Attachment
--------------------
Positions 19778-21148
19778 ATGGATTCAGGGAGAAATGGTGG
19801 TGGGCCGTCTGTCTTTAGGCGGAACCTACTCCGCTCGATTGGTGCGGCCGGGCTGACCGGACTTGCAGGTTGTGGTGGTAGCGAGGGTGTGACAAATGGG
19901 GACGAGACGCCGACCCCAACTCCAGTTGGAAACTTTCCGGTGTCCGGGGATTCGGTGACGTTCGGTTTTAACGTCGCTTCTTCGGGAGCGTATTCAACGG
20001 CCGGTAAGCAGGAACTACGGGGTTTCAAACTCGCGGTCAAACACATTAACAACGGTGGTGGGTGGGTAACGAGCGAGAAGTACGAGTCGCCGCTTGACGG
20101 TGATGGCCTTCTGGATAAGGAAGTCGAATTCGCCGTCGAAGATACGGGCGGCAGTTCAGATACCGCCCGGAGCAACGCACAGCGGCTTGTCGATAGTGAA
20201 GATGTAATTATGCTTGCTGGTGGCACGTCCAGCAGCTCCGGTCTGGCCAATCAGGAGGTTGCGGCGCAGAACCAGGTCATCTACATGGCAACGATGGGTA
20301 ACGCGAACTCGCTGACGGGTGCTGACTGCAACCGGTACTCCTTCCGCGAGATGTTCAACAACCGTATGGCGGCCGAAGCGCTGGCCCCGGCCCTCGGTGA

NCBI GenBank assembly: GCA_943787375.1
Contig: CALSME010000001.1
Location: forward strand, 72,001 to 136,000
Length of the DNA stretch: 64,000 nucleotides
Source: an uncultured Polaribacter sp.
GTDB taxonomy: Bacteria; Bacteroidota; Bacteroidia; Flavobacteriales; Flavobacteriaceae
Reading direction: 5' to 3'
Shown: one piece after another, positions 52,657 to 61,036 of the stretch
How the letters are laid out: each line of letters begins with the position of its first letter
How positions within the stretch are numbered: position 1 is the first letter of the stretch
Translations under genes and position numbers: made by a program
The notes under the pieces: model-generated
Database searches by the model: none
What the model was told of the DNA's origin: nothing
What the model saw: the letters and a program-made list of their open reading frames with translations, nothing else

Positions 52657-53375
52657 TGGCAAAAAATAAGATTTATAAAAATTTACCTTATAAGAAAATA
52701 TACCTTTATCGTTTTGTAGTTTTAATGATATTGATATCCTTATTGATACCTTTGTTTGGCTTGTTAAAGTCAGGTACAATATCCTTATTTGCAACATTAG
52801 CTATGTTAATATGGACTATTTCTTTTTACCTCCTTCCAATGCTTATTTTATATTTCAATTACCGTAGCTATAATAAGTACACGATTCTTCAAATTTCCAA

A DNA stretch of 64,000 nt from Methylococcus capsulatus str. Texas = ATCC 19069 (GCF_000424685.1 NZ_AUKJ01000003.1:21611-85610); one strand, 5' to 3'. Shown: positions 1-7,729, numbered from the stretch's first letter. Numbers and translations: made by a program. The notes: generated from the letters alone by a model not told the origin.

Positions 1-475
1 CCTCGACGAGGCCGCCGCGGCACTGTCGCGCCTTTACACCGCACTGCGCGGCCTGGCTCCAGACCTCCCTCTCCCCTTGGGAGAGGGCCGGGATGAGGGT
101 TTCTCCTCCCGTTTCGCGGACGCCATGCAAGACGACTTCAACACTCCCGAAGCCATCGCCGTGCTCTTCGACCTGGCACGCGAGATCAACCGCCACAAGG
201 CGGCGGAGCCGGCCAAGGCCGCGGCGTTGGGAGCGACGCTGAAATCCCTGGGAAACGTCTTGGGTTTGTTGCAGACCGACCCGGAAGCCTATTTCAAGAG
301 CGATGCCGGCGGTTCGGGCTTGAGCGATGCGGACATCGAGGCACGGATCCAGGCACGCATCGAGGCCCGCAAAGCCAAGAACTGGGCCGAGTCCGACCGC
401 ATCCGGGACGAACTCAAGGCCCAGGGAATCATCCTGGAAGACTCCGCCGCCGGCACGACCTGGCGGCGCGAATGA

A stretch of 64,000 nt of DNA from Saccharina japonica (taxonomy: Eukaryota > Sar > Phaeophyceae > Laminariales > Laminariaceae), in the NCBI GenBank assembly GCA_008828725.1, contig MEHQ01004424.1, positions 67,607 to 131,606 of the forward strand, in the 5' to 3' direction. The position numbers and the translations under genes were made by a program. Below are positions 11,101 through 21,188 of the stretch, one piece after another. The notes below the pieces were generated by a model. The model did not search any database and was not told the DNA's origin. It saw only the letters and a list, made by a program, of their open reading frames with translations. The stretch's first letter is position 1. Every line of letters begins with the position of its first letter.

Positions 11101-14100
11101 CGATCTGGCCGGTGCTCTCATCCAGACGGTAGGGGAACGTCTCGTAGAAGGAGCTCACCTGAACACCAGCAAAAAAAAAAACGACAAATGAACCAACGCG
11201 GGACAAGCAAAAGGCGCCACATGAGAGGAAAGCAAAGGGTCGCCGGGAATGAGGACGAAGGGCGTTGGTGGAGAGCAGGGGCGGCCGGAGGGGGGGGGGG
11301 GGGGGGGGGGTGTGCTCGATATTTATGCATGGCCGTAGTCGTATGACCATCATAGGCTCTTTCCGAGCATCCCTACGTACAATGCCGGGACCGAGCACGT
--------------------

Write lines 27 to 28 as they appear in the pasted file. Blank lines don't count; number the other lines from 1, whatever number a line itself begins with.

52801 CTATGTTAATATGGACTATTTCTTTTTACCTCCTTCCAATGCTTATTTTATATTTCAATTACCGTAGCTATAATAAGTACACGATTCTTCAAATTTCCAA

A DNA stretch of 64,000 nt from Methylococcus capsulatus str. Texas = ATCC 19069 (GCF_000424685.1 NZ_AUKJ01000003.1:21611-85610); one strand, 5' to 3'. Shown: positions 1-7,729, numbered from the stretch's first letter. Numbers and translations: made by a program. The notes: generated from the letters alone by a model not told the origin.